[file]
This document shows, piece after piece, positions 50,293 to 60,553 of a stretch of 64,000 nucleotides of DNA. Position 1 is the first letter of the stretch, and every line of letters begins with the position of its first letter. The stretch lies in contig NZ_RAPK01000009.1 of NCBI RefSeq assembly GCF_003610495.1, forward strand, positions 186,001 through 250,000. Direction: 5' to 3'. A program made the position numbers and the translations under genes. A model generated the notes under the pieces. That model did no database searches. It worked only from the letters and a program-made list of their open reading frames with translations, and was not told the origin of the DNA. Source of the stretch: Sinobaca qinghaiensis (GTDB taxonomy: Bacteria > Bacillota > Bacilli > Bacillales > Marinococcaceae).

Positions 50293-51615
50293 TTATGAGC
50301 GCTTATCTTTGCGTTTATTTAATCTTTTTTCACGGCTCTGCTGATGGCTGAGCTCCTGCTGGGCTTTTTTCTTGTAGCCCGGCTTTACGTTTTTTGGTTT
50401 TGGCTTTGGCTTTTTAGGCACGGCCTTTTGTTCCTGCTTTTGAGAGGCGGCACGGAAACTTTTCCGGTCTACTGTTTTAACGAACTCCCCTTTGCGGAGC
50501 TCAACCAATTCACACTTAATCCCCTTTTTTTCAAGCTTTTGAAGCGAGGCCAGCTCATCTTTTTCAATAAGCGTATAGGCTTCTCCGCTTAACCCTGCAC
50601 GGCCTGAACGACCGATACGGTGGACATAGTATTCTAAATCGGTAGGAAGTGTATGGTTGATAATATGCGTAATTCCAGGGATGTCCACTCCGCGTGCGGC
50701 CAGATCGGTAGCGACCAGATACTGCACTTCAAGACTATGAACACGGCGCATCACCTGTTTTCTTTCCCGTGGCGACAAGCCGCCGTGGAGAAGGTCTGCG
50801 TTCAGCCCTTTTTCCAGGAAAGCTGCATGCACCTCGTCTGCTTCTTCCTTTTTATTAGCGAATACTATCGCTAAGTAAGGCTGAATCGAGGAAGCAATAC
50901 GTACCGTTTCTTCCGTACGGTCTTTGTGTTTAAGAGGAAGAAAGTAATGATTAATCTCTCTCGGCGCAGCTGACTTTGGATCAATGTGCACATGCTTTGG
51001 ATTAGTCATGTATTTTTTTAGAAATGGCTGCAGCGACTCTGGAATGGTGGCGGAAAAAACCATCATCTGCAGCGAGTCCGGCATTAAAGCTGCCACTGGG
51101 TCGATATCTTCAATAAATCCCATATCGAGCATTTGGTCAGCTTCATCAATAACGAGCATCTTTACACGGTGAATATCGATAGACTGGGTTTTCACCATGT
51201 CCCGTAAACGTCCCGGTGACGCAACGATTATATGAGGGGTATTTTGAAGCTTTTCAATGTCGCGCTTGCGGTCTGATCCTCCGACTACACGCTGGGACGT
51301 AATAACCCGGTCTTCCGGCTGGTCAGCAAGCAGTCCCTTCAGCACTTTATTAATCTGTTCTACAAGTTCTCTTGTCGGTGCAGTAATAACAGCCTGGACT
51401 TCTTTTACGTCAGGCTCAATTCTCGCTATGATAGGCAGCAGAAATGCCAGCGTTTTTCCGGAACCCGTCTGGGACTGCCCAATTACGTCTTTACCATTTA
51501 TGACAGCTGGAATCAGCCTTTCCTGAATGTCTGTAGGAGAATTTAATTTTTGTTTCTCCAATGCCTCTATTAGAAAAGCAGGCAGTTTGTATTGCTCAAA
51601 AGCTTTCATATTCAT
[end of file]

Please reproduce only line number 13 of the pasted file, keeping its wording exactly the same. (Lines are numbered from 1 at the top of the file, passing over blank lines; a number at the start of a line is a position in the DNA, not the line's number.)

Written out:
51201 CCCGTAAACGTCCCGGTGACGCAACGATTATATGAGGGGTATTTTGAAGCTTTTCAATGTCGCGCTTGCGGTCTGATCCTCCGACTACACGCTGGGACGT